Sask. Trappers Association says snare that killed family dog likely set by 'bad apple'
Trappers Association president says most trappers law-abiding, responsible
The Saskatchewan Trappers Association is offering its condolences to a family that lost its pet in a coyote snare, but says regulations around trapping in the province are adequate.
Calls for increased regulations recently surfaced after Gord, a one-year-old St. Bernard who belonged to Virginia Bells and her family, was found dead in a snare in a wooded area close to their home south of Humboldt.
"I want to say I'm very sorry for the loss," said Wrangler Hamm, president of the Saskatchewan Trappers Association. "The family is going through a very difficult time right now and my heart goes out to them."
He said the rogue snare was likely the result of a "bad apple." Hamm said when a snare is set illegally, there's a chance it was done unintentionally, but that there are laws in place trappers need to follow.
"When something bad happens," he said. "These people cannot be titled the same as the people who are trapping and hunting and doing other things ethically."
Ministry of Environment regulations state that anyone who wants to trap requires the appropriate paperwork to do so before setting any snares. Snares cannot be set within 500 meters of an occupied dwelling without permission from the property owner.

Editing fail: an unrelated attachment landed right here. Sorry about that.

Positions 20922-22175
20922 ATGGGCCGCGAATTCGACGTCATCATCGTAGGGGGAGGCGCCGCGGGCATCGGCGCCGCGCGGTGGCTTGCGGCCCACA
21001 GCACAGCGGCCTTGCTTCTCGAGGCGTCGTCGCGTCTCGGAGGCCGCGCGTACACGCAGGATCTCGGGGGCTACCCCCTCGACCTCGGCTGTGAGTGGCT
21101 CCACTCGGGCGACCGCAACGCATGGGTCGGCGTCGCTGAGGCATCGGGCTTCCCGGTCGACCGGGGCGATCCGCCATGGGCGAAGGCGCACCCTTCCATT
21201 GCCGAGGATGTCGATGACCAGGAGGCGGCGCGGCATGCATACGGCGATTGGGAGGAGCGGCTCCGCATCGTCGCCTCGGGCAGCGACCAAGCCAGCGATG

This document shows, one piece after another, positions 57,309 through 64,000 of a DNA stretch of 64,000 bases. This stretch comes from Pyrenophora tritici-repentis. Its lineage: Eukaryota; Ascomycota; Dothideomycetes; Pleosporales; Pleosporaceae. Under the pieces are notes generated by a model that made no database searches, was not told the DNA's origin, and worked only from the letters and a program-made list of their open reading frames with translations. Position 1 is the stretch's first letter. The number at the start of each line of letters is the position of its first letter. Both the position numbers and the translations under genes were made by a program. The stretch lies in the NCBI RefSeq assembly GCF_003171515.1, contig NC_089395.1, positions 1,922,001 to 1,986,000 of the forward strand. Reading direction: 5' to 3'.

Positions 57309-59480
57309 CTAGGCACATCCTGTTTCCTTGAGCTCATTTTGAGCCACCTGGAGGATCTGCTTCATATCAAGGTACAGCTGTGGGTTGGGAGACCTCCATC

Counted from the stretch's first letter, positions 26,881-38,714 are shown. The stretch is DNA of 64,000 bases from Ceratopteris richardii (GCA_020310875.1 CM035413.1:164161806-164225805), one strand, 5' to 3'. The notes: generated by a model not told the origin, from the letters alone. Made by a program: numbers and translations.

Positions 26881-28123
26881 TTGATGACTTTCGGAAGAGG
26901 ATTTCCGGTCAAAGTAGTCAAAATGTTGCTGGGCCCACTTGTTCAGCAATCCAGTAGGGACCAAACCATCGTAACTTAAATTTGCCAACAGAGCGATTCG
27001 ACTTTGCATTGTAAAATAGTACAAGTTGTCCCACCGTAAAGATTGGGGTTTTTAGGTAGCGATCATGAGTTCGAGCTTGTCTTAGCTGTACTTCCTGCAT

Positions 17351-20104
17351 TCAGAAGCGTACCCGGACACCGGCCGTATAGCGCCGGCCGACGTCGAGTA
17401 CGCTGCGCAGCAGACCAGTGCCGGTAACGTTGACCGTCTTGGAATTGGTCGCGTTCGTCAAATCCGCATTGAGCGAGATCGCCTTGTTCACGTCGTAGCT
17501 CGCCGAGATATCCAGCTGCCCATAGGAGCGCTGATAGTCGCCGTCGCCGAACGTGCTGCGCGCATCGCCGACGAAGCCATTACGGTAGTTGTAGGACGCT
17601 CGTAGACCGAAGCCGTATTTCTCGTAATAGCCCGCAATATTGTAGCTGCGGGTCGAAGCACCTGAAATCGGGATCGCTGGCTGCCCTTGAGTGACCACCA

When a snare is set within a one mile radius of a populated area, the person who set it is required to contact nearby property owners and inform them of the snare, but they do not require landowners' permission to set them.
The snare that resulted in Gord's death was found to be 460 metres away from the Bells' home. The Bells family says a Saskatchewan Conservation Officer told them someone has been charged as a result of the snare.
Hamm said he hopes to meet with the Ministry of Environment to ensure them that regulations in place are adequate. He said the Trappers Association's door is always open to the Ministry, noting he also hopes to hear any questions or concerns the Bells family may have.
"Moving forward here, I do hope that we can have some honest discussions and try to resolve some of the concerns across the province," he said.